There is no denying that 2020 was a bad year for bank stocks in general. But it was a really bad year for Wells Fargo (NYSE:WFC), at least as far as its stock price is concerned. Wells Fargo's stock price plummeted 41.6% in 2020, which was far worse than its megabank peers. JPMorgan Chase stock was only down 5.5%, Bank of America stock was down 11.6%, and Citigroup was down 19.6%. 

So, what happened to make Wells Fargo underperform, and can it bounce back in 2021?

What went wrong?

The pandemic sank all boats in the banking industry last year. With the shutdowns, layoffs, and recession, there was less spending, fewer loans, and just a slowdown in economic activity. The performance of banks is tied to the GDP, so when growth slows, banks usually struggle. In addition, interest rates were slashed to all-time lows in the 0% range, and low interest rates translate to lower interest income from loans.

Four cartoon people holding upward red arrow to block coronavirus germs

Image source: Getty Images.

Banks also got hit with massive provisioning for potential credit losses -- money they had to set aside for expected defaults should people not be able to pay off their loans. These reserve builds were significant -- $3.1 billion in the first quarter, $8.4 billion in the second quarter, and $556 million in the third quarter. They proved to be a serious drain on earnings.

But these issues affected all banks. Wells Fargo had its own issues that sent it even lower than its competitors. For instance, it had still been dealing with the fallout from its fake account scandal, which not only damaged the company's reputation but led to a revolving door of leadership. It happened in 2016, but Wells Fargo has been paying for it since, most recently in the form of a $3 billion penalty levied by federal authorities for its lack of oversight.

Wells Fargo also lagged its peers because it is primarily a commercial bank, deriving more than half of its revenue from this segment. Unlike JPMorgan Chase, Citigroup, and Bank of America, it doesn't have as big an investment banking, trading, or asset management arm. Those areas all helped to buoy the earnings of other large banks to one extent or another. Commercial banks -- which primarily offer savings and loans -- were hit hardest during the recession.

Why it can bounce back

Wells Fargo should be in for a bounce-back year in 2021 for a few reasons. First, there appears to be some stability at the top with CEO Charlie Scharf at the helm. Scharf came on board in October 2019 and has made some good strategic moves. He reorganized the business lines to improve accountability and responsibility. Now there are leadership structures for Consumer and Small Business, Commercial Banking, Corporate & Investment Banking (CIB), Wealth & Investment Management, and Consumer Lending.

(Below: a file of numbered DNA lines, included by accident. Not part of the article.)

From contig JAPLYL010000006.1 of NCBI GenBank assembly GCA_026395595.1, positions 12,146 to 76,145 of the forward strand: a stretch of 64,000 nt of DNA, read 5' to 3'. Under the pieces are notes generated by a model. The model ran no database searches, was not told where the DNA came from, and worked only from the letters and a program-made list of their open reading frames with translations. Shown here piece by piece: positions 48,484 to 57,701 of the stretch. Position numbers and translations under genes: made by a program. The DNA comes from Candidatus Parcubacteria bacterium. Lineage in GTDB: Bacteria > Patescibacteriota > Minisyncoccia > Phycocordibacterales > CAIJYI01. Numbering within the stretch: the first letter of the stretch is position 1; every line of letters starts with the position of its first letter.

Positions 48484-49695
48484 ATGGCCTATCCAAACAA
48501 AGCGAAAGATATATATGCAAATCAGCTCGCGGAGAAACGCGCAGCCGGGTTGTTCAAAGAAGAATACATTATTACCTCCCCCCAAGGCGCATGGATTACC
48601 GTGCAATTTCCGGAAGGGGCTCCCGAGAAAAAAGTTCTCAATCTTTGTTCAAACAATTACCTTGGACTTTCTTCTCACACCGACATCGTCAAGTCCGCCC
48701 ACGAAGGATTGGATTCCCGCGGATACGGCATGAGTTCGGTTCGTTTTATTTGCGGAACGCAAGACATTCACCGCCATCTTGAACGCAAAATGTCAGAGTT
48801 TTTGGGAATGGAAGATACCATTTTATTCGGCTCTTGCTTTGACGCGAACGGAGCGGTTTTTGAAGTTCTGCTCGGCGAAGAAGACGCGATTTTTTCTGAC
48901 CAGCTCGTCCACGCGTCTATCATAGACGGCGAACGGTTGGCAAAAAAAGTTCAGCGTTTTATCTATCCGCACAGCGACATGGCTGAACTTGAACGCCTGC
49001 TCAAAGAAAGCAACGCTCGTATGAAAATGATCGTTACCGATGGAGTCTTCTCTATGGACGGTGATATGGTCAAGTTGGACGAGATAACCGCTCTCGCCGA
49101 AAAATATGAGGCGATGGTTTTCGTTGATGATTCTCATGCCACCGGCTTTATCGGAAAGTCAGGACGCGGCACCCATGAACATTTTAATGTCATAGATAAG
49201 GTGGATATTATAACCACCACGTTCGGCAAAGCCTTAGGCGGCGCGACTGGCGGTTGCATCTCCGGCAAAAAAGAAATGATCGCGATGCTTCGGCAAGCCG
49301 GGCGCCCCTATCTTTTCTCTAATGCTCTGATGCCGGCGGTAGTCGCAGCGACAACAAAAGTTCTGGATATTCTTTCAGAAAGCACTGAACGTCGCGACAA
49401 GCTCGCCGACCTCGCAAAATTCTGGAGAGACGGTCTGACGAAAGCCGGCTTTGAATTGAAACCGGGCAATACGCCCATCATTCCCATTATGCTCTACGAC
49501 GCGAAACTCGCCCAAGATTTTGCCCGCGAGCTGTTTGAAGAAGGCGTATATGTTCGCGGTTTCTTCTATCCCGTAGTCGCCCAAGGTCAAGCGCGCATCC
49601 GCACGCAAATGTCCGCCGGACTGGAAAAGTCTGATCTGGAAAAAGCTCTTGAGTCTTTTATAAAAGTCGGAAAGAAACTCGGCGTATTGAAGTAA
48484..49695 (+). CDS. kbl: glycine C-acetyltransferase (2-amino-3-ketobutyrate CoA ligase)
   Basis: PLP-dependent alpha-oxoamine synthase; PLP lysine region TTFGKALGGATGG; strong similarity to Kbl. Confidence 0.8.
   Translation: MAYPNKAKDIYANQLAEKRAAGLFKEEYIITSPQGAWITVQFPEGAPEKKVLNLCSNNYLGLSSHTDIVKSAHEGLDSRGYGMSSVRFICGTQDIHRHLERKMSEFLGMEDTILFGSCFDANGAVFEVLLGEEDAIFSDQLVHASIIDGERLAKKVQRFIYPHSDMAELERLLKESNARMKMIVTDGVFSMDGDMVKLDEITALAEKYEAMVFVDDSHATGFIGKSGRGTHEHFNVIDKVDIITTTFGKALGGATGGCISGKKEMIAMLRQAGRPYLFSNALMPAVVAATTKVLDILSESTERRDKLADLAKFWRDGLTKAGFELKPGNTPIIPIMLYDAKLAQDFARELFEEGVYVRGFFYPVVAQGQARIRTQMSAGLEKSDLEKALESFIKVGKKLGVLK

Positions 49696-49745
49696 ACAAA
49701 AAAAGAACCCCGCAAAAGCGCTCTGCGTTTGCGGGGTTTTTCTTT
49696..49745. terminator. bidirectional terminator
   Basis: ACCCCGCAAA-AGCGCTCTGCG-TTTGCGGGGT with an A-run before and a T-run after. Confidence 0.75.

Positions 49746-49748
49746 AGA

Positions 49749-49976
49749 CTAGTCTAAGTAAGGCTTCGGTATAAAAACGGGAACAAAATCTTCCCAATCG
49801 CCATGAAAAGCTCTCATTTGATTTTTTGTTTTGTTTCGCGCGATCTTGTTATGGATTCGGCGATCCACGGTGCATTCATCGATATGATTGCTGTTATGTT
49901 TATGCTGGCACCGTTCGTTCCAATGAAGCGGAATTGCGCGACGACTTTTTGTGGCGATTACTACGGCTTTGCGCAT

Then late last year, it was reported that Wells Fargo is planning to bulk up its investment banking operation. Jon Weiss, who leads the CIB division, admitted to Bloomberg that Wells Fargo was under-penetrated relative to some of its competitors is on the financing front. Weiss said this is an area where he sees a significant upside.

As the economy climbs out of recession, Wells Fargo, as primarily a consumer bank, should also benefit from increased loan activity as businesses and individuals look to spend and invest. So, while the focus on consumer banking hurt it in the recession, it may give it an edge over competitors in a growing economy.

Furthermore, Scharf, who formerly worked at JPMorgan Chase and is considered a protégé of Jamie Dimon, is highly focused on expense management, with a plan to cut expenses by $10 billion. This is an attempt to run the bank more efficiently, as the current efficiency ratio is extremely high at 80.7% as of Sept. 30, 2020.

As the stock price shrank about 41% last year, Wells Fargo is available at a low price and is trading below book value with a price-to-book ratio of 0.78. This year, only a few days old, the stock price is already up 12% during trading on Jan. 7.

There will be some volatility over the first quarter and perhaps into the second, but as the vaccines roll out and the economy improves, Wells Fargo's stock price should begin to move up -- and Scharf looks to have it on the right track for a better decade than the one before.

This article represents the opinion of the writer, who may disagree with the “official” recommendation position of a Motley Fool premium advisory service. We’re motley! Questioning an investing thesis -- even one of our own -- helps us all think critically about investing and make decisions that help us become smarter, happier, and richer.